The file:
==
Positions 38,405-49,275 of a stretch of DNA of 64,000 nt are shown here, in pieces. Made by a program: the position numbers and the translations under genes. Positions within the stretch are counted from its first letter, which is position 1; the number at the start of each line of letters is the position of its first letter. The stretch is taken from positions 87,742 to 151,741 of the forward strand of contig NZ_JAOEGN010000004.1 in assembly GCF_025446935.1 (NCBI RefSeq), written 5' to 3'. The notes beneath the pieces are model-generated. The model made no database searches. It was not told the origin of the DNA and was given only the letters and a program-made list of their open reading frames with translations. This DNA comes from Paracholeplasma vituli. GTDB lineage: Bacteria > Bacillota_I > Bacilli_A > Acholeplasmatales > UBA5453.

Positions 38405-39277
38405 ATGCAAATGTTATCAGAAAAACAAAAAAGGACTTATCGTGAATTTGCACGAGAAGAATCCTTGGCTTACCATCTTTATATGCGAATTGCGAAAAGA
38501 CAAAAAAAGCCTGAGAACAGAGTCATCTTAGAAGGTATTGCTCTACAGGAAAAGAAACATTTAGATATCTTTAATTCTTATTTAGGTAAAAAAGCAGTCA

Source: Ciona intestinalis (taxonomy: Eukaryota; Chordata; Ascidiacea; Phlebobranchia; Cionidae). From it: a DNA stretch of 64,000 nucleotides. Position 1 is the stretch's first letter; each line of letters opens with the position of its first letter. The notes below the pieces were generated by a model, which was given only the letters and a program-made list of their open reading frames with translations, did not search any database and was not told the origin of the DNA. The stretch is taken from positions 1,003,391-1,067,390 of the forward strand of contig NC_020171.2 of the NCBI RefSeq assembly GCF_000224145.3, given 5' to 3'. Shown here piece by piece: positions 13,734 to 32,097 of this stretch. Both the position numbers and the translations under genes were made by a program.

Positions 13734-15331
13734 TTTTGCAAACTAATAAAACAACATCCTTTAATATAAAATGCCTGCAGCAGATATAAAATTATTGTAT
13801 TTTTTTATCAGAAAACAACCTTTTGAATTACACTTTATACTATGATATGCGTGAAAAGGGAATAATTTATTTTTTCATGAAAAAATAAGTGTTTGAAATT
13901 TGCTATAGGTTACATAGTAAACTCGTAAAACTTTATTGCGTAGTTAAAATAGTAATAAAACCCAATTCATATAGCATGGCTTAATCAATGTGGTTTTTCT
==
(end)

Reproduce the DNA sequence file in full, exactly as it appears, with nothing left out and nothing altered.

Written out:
Positions 38,405-49,275 of a stretch of DNA of 64,000 nt are shown here, in pieces. Made by a program: the position numbers and the translations under genes. Positions within the stretch are counted from its first letter, which is position 1; the number at the start of each line of letters is the position of its first letter. The stretch is taken from positions 87,742 to 151,741 of the forward strand of contig NZ_JAOEGN010000004.1 in assembly GCF_025446935.1 (NCBI RefSeq), written 5' to 3'. The notes beneath the pieces are model-generated. The model made no database searches. It was not told the origin of the DNA and was given only the letters and a program-made list of their open reading frames with translations. This DNA comes from Paracholeplasma vituli. GTDB lineage: Bacteria > Bacillota_I > Bacilli_A > Acholeplasmatales > UBA5453.

Positions 38405-39277
38405 ATGCAAATGTTATCAGAAAAACAAAAAAGGACTTATCGTGAATTTGCACGAGAAGAATCCTTGGCTTACCATCTTTATATGCGAATTGCGAAAAGA
38501 CAAAAAAAGCCTGAGAACAGAGTCATCTTAGAAGGTATTGCTCTACAGGAAAAGAAACATTTAGATATCTTTAATTCTTATTTAGGTAAAAAAGCAGTCA

Source: Ciona intestinalis (taxonomy: Eukaryota; Chordata; Ascidiacea; Phlebobranchia; Cionidae). From it: a DNA stretch of 64,000 nucleotides. Position 1 is the stretch's first letter; each line of letters opens with the position of its first letter. The notes below the pieces were generated by a model, which was given only the letters and a program-made list of their open reading frames with translations, did not search any database and was not told the origin of the DNA. The stretch is taken from positions 1,003,391-1,067,390 of the forward strand of contig NC_020171.2 of the NCBI RefSeq assembly GCF_000224145.3, given 5' to 3'. Shown here piece by piece: positions 13,734 to 32,097 of this stretch. Both the position numbers and the translations under genes were made by a program.

Positions 13734-15331
13734 TTTTGCAAACTAATAAAACAACATCCTTTAATATAAAATGCCTGCAGCAGATATAAAATTATTGTAT
13801 TTTTTTATCAGAAAACAACCTTTTGAATTACACTTTATACTATGATATGCGTGAAAAGGGAATAATTTATTTTTTCATGAAAAAATAAGTGTTTGAAATT
13901 TGCTATAGGTTACATAGTAAACTCGTAAAACTTTATTGCGTAGTTAAAATAGTAATAAAACCCAATTCATATAGCATGGCTTAATCAATGTGGTTTTTCT